I guess in a different lifetime Steve and I would both have been called ‘hippies’. I’m also guessing that this decision is going to shock some of our caring friends (maybe even as much as our decision to sell up everything and become full-time house-sitters), for that I am sorry. Although, of course, it’s also possible you thought we were hippies all along - it seems my family did!

There’s so much to life we want to explore and experience that the nine-to-five, home-owning existence forces out of us. Who knows, maybe in time Steve and I’ll come back to being ‘normal’, but in the meantime I’m closing down my business of 20 odd years, Writing to Inspire. Thereby leaving Steve and I officially free to live a simple life of photography, writing, and moving around this wonderful world, delighting in the smiles of people who are temporarily free and able to escape their pressures of convention to go on relaxing holidays just because we’re free and happy to take care of their home and pets.

Not a bad way to go, huh?

Thursday, November 17, 2016

This Street Or That?


I knew when we started regularly moving from one suburb to another (or one state to another, or heck, maybe even one country to another) that there was chance that one area could be more sociable to us than another. Although, to be honest, I thought that the difference wouldn’t be all that obvious. After all, how sociable would a community be to a couple who were only staying in the area for a week or two - neighbours, yes, but the community? Really? Let’s face it, we’d probably be moving on by the time our presence was registered.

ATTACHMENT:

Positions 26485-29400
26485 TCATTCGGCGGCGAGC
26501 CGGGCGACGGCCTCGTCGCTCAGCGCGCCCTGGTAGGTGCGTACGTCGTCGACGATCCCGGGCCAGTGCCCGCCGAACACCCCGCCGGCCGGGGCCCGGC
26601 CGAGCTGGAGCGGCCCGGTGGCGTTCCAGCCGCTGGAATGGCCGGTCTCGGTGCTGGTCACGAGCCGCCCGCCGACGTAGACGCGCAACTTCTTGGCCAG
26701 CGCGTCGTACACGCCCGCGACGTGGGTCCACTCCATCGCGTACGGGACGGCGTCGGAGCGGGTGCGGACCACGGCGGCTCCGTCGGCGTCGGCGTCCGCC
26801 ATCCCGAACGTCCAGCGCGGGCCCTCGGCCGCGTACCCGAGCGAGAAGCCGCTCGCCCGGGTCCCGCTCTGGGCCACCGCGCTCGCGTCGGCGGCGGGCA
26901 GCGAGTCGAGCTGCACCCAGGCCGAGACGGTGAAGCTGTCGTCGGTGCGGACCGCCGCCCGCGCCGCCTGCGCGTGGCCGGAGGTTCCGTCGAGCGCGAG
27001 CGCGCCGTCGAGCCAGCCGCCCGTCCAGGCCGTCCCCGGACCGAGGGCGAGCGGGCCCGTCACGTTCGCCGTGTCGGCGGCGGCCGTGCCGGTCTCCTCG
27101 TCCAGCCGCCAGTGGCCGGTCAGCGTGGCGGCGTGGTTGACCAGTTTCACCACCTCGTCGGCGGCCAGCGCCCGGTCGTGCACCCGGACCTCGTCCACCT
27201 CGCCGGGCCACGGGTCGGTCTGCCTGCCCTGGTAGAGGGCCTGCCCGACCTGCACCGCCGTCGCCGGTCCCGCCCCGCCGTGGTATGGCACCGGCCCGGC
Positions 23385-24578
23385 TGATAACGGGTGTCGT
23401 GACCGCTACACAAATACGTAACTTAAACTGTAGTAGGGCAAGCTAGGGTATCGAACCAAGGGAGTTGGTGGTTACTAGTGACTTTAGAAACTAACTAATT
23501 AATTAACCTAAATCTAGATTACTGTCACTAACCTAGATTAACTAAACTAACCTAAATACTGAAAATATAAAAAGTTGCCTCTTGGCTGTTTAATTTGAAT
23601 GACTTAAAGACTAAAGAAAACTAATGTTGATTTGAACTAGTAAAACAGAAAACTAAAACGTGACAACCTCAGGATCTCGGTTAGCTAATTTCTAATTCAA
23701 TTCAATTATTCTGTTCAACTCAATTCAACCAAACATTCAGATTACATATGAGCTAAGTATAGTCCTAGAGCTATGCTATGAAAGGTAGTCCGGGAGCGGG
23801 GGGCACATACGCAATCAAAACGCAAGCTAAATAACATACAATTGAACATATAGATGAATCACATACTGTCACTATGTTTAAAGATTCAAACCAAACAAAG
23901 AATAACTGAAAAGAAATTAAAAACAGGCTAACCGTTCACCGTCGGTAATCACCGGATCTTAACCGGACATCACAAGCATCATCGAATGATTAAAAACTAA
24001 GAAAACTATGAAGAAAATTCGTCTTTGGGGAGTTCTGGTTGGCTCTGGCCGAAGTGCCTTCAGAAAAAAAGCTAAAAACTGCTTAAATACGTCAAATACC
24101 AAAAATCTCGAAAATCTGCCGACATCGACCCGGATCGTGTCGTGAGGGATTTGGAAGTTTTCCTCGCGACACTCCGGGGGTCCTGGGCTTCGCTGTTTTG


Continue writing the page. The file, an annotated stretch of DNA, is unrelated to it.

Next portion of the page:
However, I have to say… I was wrong. 

Yes, I admit it… 

I was wrong! (although not too loudly within Steve’s hearing.) 

Different suburbs are different! After several months of moving, I can now say with confidence, there is a difference from one community to another… perhaps even, one street to another.

Steve and I are, by nature, friendly people - talk to us and we’ll happily talk back to you (unless we’re urgently required somewhere else, you look really weird, or we’re holding on to the lead of a dog exceptionally eager to get home). But, that doesn’t mean we’ll automatically go up to a group of strangers chatting together in a park and introduce ourselves just because we’re all in the same space.

But here is different. We’ve only been here a week and I’ve lost count of how many people we’ve chatted to in the park simply because we both (or all) have dogs. Then there are the people we regularly greet in the streets because they walk their dogs the same time as we walk ours.

Of course, that doesn’t mean it’s always us who says ‘hello’ first, we don’t always get a chance. The dogs nearly always beat us to it, happily starting a conversation. In fact, I think it’s highly likely that us being recognised in this community has nothing to do with who we are. It’s all to do with our current location and dogs being decidely friendly… we’ve even come across a neighbour carrying treats in her handbag especially for our current pets…


Thursday, November 3, 2016

Who Says Tea's At Six?


Imagine what it would be like, after twenty or more years of being at somebodies’ beck and call, to one day be sitting down having a reflective cuppa and realise that there’s nobody waiting for you to get home by a set time, nobody expecting you to turn up at work the next day or submit a manuscript by a set deadline, or even anybody waiting for you to have tea on the table by six o’clock?

I tell you, it’s a weird feeling, and one that takes time to get used to - after 30 odd years of work and 25 of parenting, knowing you can be spontaneous in most situations without any major repercussions.

I have no doubts that for some people, when this happens, there are more negatives than positives. But for Steve and I, it is, in many ways, just like life used to be for us many, many years ago - very strange.